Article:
It doesn’t seem to be the usual crowd at Loppen this Sunday night. It’s true that LA band Spain, led by Josh Haden, are hardly a raucous act, and it’s clear that the audience know exactly what they’ve come for; people have dragged chairs into neat rows in the middle of the floor and are comfortably settled in by the time the opening act has ended.
From the first notes of opener “Ten Nights” — well almost; some feedback disrupts Haden mid verse and causes him to chuckle — it’s obvious that getting comfortable is a good idea. With as many downtempo, gentle songs as Spain have, a very calm, relaxed atmosphere descends on the room.
There is also a strong element of the audience wanting to live out a jazz club fantasy. Local jazz musicians have joined in, enriching the songs with brass instruments. And while a song like “Tangerine” teeters on the verge of becoming a jam session (with the audience readily applauding after every solo, no matter how understated), things stay organized and civilized.
Civilized does go out the window when the little conversation Haden has for the audience is about the US Supreme Court pick: “That Kavanaugh sure is an asshole,” he stated. This led to him working through his feelings about not feeling American given current events — which might have only been relatable to the two American at a table near the coat check but was appreciated all the same — and introducing “I’m Still Free,” a song he wrote nine years ago with the same sentiment.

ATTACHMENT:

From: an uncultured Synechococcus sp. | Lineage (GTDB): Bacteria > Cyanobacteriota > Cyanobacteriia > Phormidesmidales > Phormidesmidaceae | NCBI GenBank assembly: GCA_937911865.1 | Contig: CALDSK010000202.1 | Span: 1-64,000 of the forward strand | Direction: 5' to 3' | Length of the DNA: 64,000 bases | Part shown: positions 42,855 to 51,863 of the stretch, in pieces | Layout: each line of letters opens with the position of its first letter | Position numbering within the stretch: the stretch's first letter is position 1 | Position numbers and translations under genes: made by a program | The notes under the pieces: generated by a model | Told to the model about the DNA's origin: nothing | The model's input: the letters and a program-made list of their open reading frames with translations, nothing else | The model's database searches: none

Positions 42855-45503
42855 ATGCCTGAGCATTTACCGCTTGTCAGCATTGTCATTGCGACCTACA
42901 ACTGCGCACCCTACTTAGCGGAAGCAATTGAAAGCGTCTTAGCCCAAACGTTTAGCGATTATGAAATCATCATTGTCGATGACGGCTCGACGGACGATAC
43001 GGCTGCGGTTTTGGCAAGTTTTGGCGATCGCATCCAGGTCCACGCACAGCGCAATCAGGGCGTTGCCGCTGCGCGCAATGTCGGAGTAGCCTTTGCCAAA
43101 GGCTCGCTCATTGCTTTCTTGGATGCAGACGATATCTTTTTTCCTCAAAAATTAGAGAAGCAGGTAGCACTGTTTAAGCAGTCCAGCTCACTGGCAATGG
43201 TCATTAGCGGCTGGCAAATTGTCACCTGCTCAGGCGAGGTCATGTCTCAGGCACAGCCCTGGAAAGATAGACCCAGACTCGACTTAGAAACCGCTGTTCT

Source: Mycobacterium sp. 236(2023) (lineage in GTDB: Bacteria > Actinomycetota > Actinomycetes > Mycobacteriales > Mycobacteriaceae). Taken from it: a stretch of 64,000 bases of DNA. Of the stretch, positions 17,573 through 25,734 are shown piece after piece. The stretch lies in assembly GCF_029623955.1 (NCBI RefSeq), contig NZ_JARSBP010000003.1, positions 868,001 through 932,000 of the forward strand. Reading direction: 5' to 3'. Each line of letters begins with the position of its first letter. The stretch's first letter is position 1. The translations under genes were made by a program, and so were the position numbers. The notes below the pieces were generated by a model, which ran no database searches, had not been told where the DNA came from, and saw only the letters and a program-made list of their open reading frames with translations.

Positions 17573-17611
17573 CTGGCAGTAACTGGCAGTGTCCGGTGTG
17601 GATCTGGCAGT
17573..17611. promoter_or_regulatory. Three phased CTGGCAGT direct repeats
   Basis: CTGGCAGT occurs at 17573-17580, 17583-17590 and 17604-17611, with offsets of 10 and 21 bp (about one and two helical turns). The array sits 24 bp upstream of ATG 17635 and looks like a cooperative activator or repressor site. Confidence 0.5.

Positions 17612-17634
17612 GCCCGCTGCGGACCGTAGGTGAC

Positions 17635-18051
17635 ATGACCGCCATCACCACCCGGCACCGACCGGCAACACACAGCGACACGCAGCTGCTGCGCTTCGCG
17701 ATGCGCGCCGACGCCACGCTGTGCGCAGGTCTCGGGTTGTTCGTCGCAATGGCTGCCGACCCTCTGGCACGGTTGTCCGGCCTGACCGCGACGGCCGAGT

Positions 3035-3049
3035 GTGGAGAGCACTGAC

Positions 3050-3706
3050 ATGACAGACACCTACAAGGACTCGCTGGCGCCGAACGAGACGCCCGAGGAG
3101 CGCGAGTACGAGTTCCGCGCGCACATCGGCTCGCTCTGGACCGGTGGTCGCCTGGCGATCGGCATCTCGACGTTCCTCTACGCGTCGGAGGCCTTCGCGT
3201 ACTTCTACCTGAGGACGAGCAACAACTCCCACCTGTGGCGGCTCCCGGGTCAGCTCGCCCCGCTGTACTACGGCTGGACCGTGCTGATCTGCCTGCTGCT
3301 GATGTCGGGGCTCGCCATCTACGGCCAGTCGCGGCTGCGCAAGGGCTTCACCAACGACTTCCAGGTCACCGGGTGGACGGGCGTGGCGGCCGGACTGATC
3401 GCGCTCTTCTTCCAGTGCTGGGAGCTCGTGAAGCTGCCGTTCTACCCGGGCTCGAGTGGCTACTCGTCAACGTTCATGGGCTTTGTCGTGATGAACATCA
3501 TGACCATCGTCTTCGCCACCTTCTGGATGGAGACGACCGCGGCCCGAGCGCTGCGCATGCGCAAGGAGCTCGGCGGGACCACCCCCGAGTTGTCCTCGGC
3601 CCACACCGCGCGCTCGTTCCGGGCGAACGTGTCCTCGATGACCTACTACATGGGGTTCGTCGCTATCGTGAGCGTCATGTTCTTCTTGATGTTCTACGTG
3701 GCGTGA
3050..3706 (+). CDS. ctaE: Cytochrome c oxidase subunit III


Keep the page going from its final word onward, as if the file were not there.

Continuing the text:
Its impassioned delivery makes it a highlight of the evening, matched only for the encore “Spiritual.” And though repeatedly singing “Jesus, I don’t want to die alone” might be considered a bit of a downer, the brass players have returned to add more weight to the closing songs and Petra Haden’s wordless vocals bring the actual spiritual heft. Grim lyrics or no, the arrangements have made this evening an especially soothing end to the weekend, regardless of any personal turmoil Haden himself might be feeling.